Star Wars: The Force Awakens provides the kick-ass female lead we’ve been waiting for

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Star Wars has a female lead! The main male character is her sidekick! The villain is an angsty young dude who throws raging mantrums because she’s better than him! The lightsaber fights are amazing! Did I mention THERE IS A FEMALE LEAD?!?

*Warning: Review contains minor spoilers*

As you’ve probably already heard, Star Wars: The Force Awakens has excited and surprised audiences and critics alike with a fun, fast-paced romp through our favorite galaxy far, far away. The film returns to the spirit of the original, A New Hope, but with fresh faces and a feeling of expansive possibilities.

There is a repetition of familiar motifs, which are very Star Wars: Rey, a plucky kid orphaned and abandoned on a desert planet called Jakku, has little understanding of the impending war above but is thrown into the thick of things through a chance encounter. She is a lonely young woman who lives in the old, abandoned shell of an imperial walker and spends her days hunting for salvaged parts amid giant industrial structures, now silent and forgotten. But unlike Luke Skywalker’s desert home planet, Jakku has a post-apocalyptic feel to it, full of dusty scavenger inhabitants à la Mad Max. There is also BB8, a droid who purrs like a cat when excited but looks like a cat toy, who rivals even R2D2 in its beepy robotic cuteness. Soon after she meets BB8, Rey meets Finn, an escaped Storm Trooper. When Rey asks him if he’s part of the Resistance, Finn replies in a way revolutionary women will recognize: “Yeah, I’m in the Resistance, baby. Let’s be comrades.”

Finn is immediately smitten with Rey. Yet, thankfully, their relationship skips the romance and unfolds as a friendship instead. Rey is clearly the main character and our destined-hero for this trilogy, though Finn is an interesting counter-balance to her “chosen one” arc. He’s just your average storm trooper who snapped one day and didn’t want to be a soldier, anymore — a cog in the machine who suddenly stopped spinning properly because of a random kink. He doesn’t seem to have “the force,” and there’s really nothing much special about him. In fact, he just wants to get away. It’s Rey who wants to stay and join the Resistance, and his friendship with her is what pulls him into the fight.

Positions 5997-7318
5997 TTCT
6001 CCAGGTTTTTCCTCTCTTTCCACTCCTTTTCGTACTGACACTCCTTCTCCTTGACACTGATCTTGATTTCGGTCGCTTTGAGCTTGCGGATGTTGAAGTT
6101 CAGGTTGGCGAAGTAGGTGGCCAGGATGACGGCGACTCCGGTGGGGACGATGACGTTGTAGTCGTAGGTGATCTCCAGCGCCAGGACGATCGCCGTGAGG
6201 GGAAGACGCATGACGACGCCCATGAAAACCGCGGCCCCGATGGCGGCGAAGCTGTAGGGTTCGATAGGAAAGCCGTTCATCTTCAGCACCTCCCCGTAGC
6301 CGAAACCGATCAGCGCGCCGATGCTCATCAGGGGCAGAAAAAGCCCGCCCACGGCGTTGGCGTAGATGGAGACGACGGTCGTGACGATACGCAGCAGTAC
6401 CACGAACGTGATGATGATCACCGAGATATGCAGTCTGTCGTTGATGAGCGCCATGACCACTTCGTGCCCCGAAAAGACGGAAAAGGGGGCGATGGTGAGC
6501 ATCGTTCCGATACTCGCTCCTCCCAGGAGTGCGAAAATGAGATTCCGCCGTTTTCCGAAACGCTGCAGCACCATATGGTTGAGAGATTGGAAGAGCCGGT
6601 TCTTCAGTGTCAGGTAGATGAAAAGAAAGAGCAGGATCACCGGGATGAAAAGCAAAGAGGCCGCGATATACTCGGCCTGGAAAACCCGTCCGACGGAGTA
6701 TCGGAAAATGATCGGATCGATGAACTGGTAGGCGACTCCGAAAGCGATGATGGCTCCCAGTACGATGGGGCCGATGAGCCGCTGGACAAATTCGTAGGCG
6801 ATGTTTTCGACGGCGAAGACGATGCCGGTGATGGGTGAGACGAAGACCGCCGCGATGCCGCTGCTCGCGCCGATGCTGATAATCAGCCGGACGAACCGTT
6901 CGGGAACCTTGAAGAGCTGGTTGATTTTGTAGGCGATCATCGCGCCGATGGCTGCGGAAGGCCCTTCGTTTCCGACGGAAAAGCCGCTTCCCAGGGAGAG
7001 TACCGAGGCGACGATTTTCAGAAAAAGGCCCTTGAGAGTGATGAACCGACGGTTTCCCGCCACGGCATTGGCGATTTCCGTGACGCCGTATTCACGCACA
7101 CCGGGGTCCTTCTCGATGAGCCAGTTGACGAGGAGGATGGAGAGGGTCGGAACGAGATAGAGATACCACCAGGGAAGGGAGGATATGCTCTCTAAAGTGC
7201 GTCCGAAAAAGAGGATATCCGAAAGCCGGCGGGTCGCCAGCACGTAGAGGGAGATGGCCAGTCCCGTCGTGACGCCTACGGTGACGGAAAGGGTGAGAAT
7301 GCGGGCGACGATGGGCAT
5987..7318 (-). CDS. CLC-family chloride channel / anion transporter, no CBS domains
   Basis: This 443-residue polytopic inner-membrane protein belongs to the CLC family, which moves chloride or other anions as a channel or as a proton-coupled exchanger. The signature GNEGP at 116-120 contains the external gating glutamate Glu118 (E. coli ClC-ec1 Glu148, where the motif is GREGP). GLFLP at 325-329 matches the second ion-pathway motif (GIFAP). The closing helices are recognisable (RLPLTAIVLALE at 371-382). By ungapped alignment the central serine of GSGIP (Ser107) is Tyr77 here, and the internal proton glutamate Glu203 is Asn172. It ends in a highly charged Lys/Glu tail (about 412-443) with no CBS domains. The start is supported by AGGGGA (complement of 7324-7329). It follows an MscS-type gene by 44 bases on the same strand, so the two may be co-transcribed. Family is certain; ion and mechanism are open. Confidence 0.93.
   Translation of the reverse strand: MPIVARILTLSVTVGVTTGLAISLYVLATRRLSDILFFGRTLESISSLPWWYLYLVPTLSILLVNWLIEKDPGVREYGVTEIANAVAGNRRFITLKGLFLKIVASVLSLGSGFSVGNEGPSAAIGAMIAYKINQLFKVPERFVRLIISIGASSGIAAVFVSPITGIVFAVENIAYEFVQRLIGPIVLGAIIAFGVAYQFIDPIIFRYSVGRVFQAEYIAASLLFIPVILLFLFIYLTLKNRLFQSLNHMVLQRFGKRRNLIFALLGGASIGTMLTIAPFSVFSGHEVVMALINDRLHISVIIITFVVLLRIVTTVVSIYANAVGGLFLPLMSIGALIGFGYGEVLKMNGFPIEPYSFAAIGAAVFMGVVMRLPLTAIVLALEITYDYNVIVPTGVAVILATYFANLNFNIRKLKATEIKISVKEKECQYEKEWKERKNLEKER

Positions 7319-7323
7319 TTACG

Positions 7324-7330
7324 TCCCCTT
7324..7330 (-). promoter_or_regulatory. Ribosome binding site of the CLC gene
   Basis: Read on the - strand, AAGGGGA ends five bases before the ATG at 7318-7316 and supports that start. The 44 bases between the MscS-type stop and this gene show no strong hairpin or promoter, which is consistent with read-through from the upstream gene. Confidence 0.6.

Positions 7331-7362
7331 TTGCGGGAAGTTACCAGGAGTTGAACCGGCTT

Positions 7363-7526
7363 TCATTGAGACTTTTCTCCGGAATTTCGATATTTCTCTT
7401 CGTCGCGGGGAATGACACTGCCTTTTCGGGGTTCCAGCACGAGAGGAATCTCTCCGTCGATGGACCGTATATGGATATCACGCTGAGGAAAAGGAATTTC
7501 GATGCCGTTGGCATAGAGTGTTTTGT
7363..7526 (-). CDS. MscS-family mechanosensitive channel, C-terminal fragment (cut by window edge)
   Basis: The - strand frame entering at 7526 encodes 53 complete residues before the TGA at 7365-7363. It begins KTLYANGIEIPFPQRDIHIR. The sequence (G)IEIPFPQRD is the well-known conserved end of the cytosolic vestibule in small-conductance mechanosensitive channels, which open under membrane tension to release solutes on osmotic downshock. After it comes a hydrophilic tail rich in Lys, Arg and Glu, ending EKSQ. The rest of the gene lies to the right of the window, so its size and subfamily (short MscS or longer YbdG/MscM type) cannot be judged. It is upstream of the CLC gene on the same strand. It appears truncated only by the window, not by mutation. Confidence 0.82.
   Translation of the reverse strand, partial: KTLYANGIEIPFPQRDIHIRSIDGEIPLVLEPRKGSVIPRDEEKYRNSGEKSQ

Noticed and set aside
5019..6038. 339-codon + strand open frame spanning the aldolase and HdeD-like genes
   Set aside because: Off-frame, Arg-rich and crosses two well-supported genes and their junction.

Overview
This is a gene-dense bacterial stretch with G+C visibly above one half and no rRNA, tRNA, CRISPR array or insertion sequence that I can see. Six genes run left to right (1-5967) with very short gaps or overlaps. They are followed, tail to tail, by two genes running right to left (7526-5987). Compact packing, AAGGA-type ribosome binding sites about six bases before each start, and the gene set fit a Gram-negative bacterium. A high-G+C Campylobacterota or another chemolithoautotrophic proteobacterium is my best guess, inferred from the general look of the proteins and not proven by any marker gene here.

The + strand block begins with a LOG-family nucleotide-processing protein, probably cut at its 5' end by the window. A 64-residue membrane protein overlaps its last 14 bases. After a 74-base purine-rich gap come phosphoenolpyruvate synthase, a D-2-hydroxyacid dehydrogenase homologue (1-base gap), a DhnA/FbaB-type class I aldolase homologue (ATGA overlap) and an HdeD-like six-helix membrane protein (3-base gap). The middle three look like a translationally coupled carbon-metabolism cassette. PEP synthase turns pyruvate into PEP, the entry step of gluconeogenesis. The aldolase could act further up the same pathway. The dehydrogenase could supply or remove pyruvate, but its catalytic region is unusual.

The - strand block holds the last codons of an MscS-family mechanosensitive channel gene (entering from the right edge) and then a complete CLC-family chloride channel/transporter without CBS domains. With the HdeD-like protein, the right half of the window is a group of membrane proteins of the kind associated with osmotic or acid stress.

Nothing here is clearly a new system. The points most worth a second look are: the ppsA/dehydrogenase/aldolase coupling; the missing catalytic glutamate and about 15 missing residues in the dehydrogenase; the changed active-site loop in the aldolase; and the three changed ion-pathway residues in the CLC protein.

Speaking of fighting, my GOD! The lightsabers sizzle with a sense of danger and palpability that makes you remember just how cool the concept of a laser sword really is. The climax of the film is a gorgeous duel in the snow. This movie is not to be missed, if only for that one scene.

That gnawing commitment to feminist justice that prevents you from enjoying most malestream media will feel pleasantly calm for the duration of this film. Maybe Hollywood is starting to notice that feminist characters and storylines in action films, such as Mad Max: Fury Road, actually work really damn well, because Star Wars: The Force Awakens feels as if it actively tried to avoid lazy sexism. Aside from the main aspects, such as a female lead who isn’t a damsel in distress, there are also more subtle moments where sexist stereotypes are averted.

For instance, we are provided with a classic Star Wars bar scene, full of bizarre aliens, drinking and carousing. The camera pans over to a big fat alien with an attractive humanoid babe lounging against him, and we immediately recognize it as the sexist Jabba-the-hut-with-lady-slave trope. However, the humanoid babe isn’t in a bikini; she’s actually in a cool black and white cape ensemble. And soon she walks off to a secluded area, in order inform The First Order that she’s spied something of interest to them in the bar. In a subtle bait-and-switch, the sexist trope we expected was skipped, and the woman became a subject actively participating in the story’s events, instead of a sex-object contributing only to the background decoration.